Was Elisha Really Cruel to 'Send the Bears in' When "Children" Taunted Him?

2 Kings 2:23-24 tells us of an episode involving Elisha the Prophet which has been widely misunderstood. Let us now seek to correctly understand this episode...

In 2 Kings 2:23-24 Elisha is jeered by "children" and apparently retaliates by pronouncing a curse that kills 42 young people near Bethel. Some have been stunned that a Prophet of God could have been so insensitive and cruel as to react in this way against "children" who taunted and teased him about his baldness.

But a very close look at the passage shows that most of the assumptions regarding this incident are actually incorrect, and that other elements (admittedly not brought out in the text, although very much part of the actual situation of the time) help us to clarify this incident.

Okay, let us look at this:

23 'From there Elisha went up to Bethel. As he was walking along on the road, some youths came out of the town and jeered at him. "Go on up, you baldhead!" they said. "Go on up, you baldhead!"

24 He turned round, looked at them, and called down a curse on them in the name of the Lord. Then two bears came out of the woods and mauled forty-two of the youths.' (2 Kings 2:23-24, NIV).

Here are seven points which will help us to better understand this incident:

1. These were not small children!

Whilst these bears in a zoo in Amsterdam, Holland might seem cute, a bear in the wild can be a most dangerous animal. The general area of modern Israel, Lebanon and Jordan once had bears in its mountainous regions.

Some translations give the impression of little children, but happily, the NIV which I am quoting here, correctly refers to these youngsters as 'youths.' The Hebrew 'neurim qetannim' is much better rendered as 'youths' or 'young men.' From several Old Testament examples, we know that these were probably boys aged from early 'teens' to up to as much as thirty years old! The KJV is at fault here in using the expression 'little children,' but the New King James and the NIV both, more correctly, use the word 'youths.' The Moffatt Bible uses the word 'boys' which seems fair and the Amplified Bible wisely points out that these were '(maturing and accountable) boys.' As confirmation of that, a similar Hebrew expression is used to describe Joseph at the age of seventeen in Genesis 37:2!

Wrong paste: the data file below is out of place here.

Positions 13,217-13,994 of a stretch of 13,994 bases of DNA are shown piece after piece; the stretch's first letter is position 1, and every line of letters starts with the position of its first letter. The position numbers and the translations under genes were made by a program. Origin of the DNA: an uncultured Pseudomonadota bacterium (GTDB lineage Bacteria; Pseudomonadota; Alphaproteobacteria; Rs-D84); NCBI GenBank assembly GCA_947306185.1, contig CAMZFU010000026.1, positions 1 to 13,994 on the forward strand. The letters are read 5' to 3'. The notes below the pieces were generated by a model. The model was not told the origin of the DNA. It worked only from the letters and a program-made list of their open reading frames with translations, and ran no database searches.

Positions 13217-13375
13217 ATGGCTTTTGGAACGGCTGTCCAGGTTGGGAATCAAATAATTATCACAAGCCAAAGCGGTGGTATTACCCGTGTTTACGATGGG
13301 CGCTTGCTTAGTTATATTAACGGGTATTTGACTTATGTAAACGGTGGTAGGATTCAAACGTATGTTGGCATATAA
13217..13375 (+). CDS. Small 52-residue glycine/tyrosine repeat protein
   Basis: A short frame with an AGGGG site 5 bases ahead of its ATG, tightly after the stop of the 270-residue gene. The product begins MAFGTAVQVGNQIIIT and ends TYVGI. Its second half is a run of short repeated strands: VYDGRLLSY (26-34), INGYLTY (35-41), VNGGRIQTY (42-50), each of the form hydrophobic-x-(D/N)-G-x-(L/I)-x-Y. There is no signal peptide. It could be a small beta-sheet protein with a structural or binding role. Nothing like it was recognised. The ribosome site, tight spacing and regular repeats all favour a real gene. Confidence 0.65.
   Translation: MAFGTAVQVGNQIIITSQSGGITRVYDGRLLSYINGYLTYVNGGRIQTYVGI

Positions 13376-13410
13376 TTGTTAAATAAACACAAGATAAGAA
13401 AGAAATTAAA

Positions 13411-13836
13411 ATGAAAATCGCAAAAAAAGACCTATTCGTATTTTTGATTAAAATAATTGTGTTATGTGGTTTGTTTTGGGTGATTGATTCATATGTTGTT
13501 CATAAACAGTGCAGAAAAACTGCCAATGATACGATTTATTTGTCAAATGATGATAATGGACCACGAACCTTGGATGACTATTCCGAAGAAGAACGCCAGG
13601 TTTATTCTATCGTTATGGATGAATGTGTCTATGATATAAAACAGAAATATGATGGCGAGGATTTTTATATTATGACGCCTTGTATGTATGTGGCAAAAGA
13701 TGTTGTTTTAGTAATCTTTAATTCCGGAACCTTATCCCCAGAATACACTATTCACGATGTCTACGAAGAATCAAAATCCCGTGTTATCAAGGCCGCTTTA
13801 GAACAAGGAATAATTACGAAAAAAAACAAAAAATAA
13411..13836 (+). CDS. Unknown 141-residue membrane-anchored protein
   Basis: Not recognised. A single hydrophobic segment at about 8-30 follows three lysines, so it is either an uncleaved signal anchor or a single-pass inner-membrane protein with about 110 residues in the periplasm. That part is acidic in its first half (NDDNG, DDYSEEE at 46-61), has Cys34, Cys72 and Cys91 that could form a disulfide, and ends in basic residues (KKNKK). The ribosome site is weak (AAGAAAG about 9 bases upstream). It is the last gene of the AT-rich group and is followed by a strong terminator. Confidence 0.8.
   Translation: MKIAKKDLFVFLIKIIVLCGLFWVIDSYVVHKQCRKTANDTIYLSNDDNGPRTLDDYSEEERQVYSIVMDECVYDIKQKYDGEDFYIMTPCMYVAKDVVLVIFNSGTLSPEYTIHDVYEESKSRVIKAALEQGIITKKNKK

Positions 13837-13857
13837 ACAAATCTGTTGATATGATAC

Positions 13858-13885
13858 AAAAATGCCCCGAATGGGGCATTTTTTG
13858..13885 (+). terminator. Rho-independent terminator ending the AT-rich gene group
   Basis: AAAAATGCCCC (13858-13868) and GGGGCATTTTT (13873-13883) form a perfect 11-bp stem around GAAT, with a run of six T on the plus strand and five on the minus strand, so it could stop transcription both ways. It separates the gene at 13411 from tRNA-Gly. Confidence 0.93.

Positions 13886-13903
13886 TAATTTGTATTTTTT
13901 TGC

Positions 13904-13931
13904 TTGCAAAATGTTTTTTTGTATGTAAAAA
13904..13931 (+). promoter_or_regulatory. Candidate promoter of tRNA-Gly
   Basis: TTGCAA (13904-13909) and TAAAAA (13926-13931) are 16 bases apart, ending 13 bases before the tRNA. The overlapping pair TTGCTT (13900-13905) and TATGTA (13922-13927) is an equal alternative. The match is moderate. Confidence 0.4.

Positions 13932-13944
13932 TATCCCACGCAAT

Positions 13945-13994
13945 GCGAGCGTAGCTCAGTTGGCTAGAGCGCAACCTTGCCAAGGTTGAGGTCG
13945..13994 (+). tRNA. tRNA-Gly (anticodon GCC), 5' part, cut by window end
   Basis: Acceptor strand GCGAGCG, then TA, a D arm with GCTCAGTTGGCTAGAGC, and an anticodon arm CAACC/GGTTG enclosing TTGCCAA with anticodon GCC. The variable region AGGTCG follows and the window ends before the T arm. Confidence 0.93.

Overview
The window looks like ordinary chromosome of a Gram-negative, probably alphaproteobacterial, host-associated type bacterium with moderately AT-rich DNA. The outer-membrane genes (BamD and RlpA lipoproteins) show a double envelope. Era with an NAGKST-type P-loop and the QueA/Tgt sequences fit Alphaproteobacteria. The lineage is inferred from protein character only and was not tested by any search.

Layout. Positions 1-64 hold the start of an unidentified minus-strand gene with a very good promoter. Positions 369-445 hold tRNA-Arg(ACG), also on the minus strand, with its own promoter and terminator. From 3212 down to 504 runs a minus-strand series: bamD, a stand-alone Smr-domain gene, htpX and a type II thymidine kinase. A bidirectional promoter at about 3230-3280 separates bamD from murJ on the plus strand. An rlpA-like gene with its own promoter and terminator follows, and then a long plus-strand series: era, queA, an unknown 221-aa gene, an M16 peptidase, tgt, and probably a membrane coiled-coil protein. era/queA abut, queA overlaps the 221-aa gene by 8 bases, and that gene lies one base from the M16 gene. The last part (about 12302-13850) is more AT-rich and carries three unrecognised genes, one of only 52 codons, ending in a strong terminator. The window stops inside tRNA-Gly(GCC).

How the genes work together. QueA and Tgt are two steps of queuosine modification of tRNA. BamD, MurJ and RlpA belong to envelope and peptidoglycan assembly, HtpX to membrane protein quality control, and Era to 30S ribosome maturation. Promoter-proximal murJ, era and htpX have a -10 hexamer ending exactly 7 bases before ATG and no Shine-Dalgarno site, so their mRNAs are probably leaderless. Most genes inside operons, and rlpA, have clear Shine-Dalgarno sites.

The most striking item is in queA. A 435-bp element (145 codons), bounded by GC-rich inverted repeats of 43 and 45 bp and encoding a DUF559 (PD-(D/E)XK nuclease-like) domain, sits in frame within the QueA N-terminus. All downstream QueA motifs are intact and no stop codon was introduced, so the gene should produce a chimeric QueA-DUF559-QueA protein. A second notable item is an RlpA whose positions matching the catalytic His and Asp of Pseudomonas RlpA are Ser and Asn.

2. Elisha was not an old man at this time.

Sometimes the picture is painted of Elisha being an elderly, impatient and somewhat cantankerous old man who simply (to use a modern expression), 'lost his rag.' But the truth is that Elisha was not even all that old when this incident occurred and went on to live over 50 more years !! Some have even suggested that he was probably not much older than the oldest of these youths (as already pointed out, these 'youths' could be anything up to 30 years of age).

3. The incident followed an astonishing miracle which the Lord performed through Elisha at Jericho! In ridiculing Elisha, these youths were actually ridiculing the Lord!

In verses 22-24 Elisha had just completed the miracle of the healing of the waters of Jericho, which had been poisoned. It was unacceptable that right after a mighty miracle had just been performed by God at the hands of Elisha some local youths should have started taunting and ridiculing him! This was an open and public insult against Elisha which was probably aimed ultimately at the Lord Whom Elisha clearly represented. So the taunt had to be dealt with decisively. The sudden arrival of the two bears who mauled forty-two youths to death would serve as an eternal reminder and warning that blasphemy against the true God and his divine plan upon this earth can be met with swift and serious consequences.